Back in May, as a Mother's Day gift, I was given the opportunity to pick up a couple of craft books from my wish list, and I chose two that have since turned into my version of cult favorites. I'll be reviewing the other book at a later date, but I did want to tell you that the first one I chose was Links: Inspired Bead and Wire Jewelry Creations by Jean Yates.
I have to be frank - I bought this book because I like Jean Yates' style. As someone who reads beading magazines, I see her work everywhere - and her designs are always polished and eye-catching. At the same time, you can tell that they are well-thought out and eminently wearable. The designs in this book are no different (which didn't surprise me at all).
I was pleasantly surprised, however, to see what a wonderful showcase the book is for the breadth of her work - from whimsical, to romantic, to ethnic, even to a little sly, these pieces cover the full spectrum of creativity. Because I have very eclectic tastes, I really love the variety, and I find inspiration in all of them. (I also find inspiration in the stories she tells about each piece - Jean is a born storyteller.) My favorite pieces in the book are the ones with a bit of humor in them. The first is the perfect tea-time charm bracelet made of brightly-colored lampworked teacups finished with a toggle clasp in the shape of a teapot and spoon. The other favorite is a classic chain maille bracelet finished with a witty twist - a "naughty" sterling word charm and a padlock-style clasp.
As far as the book's layout and organization are concerned, the pieces are well-photographed, the instructions are well-written and the supporting project photos are plentiful and extremely clear. I've been wanting to try chain maille for some time (which, alas, remains on my "list of things to do" for the moment). There are a number of lovely chain maille projects in this book of different degrees of complexity, including one example of a Japanese chain maille pattern that I find very attractive. Again, the description and photos of the arrangement of rings, and the process of building the chain are very clear.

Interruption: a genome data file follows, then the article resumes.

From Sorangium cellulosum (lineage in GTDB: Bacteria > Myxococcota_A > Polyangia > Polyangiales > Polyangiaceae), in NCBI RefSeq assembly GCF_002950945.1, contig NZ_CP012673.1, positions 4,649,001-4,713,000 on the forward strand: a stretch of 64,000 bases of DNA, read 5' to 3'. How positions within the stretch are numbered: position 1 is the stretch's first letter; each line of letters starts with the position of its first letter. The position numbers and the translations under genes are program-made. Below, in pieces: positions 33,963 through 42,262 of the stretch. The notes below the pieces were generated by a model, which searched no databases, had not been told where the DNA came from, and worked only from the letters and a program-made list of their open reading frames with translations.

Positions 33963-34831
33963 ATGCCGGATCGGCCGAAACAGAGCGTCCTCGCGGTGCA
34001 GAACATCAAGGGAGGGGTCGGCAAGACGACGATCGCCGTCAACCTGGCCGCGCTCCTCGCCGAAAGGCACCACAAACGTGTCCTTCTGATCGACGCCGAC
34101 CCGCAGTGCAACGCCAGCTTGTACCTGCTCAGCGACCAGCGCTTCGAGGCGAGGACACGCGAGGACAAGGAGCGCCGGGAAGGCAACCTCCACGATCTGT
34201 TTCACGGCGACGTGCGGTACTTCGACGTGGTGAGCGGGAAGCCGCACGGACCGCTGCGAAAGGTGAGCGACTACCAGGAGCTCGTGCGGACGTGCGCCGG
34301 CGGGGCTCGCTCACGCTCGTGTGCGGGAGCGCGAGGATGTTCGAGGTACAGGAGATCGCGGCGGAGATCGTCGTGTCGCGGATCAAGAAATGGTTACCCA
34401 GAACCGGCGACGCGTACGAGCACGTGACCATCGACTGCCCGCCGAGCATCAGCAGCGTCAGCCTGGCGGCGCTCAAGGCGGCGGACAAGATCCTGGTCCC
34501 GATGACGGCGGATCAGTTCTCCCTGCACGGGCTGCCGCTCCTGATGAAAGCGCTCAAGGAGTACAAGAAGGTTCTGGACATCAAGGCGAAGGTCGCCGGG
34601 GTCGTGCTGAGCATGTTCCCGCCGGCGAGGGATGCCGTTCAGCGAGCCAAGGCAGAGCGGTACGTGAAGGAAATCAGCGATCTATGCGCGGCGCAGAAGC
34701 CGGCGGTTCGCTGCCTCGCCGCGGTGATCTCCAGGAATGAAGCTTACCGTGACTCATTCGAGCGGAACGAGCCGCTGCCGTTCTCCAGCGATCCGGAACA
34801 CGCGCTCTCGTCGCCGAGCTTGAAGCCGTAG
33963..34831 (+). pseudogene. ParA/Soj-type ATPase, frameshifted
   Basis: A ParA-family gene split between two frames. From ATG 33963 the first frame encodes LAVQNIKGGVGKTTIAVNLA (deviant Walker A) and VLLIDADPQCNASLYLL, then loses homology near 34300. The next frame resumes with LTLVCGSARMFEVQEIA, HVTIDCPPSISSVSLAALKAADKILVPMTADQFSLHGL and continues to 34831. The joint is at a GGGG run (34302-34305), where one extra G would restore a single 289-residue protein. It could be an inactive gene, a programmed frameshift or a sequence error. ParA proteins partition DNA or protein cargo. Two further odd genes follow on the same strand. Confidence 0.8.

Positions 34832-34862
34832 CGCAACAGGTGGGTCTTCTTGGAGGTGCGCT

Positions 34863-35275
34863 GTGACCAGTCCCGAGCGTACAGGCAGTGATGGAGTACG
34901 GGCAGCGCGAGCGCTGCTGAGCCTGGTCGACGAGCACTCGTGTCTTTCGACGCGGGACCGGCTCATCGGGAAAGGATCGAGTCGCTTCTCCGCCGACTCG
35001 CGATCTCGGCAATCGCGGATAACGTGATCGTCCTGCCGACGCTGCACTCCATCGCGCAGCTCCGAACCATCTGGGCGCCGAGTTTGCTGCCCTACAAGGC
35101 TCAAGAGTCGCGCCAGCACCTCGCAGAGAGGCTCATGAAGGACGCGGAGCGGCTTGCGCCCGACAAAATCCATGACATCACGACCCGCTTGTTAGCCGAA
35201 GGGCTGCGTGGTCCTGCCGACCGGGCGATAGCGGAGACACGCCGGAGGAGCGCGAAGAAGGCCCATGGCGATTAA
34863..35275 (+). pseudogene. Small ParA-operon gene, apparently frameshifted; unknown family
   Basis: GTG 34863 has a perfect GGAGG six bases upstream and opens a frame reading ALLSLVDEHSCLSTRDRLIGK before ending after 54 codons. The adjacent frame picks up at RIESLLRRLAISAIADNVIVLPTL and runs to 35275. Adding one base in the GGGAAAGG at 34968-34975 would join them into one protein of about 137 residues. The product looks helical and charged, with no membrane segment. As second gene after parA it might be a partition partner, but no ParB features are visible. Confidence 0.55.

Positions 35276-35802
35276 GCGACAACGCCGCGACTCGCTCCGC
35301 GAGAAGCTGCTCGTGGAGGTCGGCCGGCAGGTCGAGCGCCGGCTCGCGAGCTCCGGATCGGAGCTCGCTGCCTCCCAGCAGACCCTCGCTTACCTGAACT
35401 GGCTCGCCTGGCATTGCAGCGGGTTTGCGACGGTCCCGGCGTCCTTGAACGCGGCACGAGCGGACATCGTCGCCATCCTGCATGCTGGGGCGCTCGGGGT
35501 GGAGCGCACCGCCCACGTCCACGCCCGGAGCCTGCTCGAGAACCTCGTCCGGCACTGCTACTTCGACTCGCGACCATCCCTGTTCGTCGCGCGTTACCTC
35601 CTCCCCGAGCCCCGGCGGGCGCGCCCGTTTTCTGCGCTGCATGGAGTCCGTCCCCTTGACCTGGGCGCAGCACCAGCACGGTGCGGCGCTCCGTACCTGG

In short, I think this book is a keeper and is one I will be returning to time and again (including, hopefully, to make some chain maille). I highly recommend it. But, as always, why take my word alone for this? To see examples of her beautiful work and spend time with the lovely artist herself, please visit her website and blog.
I am an intellectual property lawyer by training and have a background in English Renaissance literature. I love science fiction. I primarily watch Sesame Street these days and find myself humming "Pop Goes the Weasel" at odd moments (guess why). I can happily eat ice cream in the middle of winter when the wind chill is 20 below 0. I have been making beads and designing jewelry since 2007.
2010 - Winner, First Place, British Bead Awards, Other Finished Bead Jewellery 2010 - Winner, Second Place, British Bead Awards, Metal Clay Jewellery 2010 - Winner, Second Place, Bead Dreams, Metal Clay
2010 - Grand Prize, Gold Medal Winner, Fire Mountain Gems and Beads, Metal Clay, Metal Beads, Wirework and Chain Jewelry-Making Contest
2010 - Finalist, Bead Star, Stones, Plastics and Designs with Heart Categories
2009 - Winner, First Place, British Bead Awards, Metal Clay
2009 - Winner, Second Place, British Bead Awards, Beyond Glass, Handmade Beads and Components
2009 - Winner, Second Place, Bead Arts Awards, Necklace
2009 - Finalist, Bead Dreams, Metal Clay
2008 - Finalist Fire Mountain Gems and Beads Beading Contest, Metal Clay
2008 - Finalist, Bead Star, Pearls
A word about copyright
As indicated in the copyright notice, the contents of this blog are copyright by me. To the extent that instructions to make jewelry, beads, knit items or other instructions are included in this blog, they are free for you to use to make the projects for personal use. They should not be used for commercial purposes, ie, to make items for resale.